Uluru Sedera III (World Of Ukes) Tenor Ukulele - REVIEW

6 Sept 2020

Uluru Sedera III (World Of Ukes) Tenor Ukulele - REVIEW

I've said before how I like the idea of a ukulele that is specced and designed by an actual uke specialist store. Always interesting to see another one come along, and this week we look at the Uluru Sedera III Tenor, an exclusive to World of Ukes in the UK.

Uluru Sedera III tenor ukulele

Having a 'house instrument' is nothing new of course and many music stores do it. When you think about it, it makes total sense for a specialist store. Their business is selling reliable instruments that keep people coming back. The ukulele market can be extremely variable but if you create your OWN model and ensure it meets YOUR shop standards everyone should be happy. This one was designed / specced by Matt Warnes at World of Ukes in conjunction with the Ayers / Uluru brand.  It should also be noted that Matt has probably created more exclusive 'house' models than any other uke dealer I know of. Going back to the Zedro and Klassico when he was at Omega Music, he continued the trend at World Of Ukes with ukes like the Pioneer, the Eden and the Light Bird. This one is up there at the highest end of WOU ukes.  The common thread between the earlier exclusives is that I have played them all and they have all been extremely good. For this reason some will think that this review is a foregone conclusion, but as Matt will tell you, I don't always agree with him and he still stresses when I am looking at something in his stock list. Let's have a look.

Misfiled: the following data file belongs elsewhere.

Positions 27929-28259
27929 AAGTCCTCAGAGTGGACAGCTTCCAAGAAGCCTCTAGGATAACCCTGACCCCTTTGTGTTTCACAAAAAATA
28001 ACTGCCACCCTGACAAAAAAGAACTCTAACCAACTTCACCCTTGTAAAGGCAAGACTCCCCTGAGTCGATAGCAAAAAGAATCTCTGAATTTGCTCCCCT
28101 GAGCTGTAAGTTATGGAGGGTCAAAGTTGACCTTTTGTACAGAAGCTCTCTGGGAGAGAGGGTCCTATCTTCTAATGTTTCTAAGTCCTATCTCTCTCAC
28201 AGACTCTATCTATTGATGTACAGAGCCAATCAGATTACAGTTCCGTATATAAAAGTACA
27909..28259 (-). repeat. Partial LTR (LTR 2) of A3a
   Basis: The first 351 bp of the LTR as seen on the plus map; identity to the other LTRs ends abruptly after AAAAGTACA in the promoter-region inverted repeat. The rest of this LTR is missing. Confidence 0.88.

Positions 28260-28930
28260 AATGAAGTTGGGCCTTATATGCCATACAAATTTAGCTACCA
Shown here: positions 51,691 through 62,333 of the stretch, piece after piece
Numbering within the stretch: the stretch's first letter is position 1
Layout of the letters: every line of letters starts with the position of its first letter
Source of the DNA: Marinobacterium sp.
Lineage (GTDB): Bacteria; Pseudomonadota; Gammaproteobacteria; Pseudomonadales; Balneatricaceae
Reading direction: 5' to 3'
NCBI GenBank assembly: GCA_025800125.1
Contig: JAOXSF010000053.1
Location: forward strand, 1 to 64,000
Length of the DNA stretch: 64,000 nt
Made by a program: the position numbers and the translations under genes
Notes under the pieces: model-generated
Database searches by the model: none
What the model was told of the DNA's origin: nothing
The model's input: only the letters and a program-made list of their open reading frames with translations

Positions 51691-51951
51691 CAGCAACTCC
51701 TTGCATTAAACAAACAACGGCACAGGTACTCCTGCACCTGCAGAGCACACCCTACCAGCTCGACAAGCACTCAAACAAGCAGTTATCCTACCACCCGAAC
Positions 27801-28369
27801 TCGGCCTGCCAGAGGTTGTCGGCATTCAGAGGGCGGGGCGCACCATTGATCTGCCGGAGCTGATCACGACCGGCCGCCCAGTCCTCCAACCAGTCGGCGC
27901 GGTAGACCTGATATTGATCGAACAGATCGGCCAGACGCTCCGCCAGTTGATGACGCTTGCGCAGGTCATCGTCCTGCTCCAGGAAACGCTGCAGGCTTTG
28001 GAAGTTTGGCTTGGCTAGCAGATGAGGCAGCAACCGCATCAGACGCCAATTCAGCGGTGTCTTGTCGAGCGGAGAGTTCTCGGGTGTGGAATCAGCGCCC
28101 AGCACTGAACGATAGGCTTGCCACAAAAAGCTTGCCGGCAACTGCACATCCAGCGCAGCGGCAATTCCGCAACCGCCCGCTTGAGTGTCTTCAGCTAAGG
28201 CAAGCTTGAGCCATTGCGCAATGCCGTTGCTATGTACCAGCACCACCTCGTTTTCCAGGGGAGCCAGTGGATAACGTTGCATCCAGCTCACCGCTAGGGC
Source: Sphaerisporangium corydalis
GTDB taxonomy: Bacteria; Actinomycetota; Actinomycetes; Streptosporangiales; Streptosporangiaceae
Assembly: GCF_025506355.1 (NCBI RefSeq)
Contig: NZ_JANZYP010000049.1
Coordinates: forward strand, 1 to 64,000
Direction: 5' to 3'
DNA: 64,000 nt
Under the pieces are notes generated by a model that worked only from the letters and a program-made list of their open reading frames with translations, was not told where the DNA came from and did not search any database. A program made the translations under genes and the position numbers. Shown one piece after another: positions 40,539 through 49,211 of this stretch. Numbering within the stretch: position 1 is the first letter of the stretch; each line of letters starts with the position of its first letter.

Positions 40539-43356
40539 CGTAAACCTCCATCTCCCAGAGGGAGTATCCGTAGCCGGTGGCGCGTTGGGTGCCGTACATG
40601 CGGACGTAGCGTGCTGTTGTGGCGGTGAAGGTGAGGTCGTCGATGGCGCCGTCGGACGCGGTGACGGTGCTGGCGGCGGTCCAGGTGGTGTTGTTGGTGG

This was fully specced by Matt with Uluru, the brand that make his choice of performance uke, the Uluru Lehua Tenor Ukulele, (and came out with a mammoth Got A Ukulele score) so I can see the sense in his builder choice. He trusts them enough to play one! It's designed to be more affordable than the Lehua though, much like he tried to achieve with the Light Bird being a lower priced Moon Bird alternative.  He's actually been working with them on this for best part of a year to get it right which is nice.  For those getting a bit weird of late on the subject of country of origin, Uluru are a Taiwanese brand and their ukes are made by luthiers in Vietnam. (Hint - don't ever email me asking me to recommend ukes and specify that my reply cannot include anything Chinese...)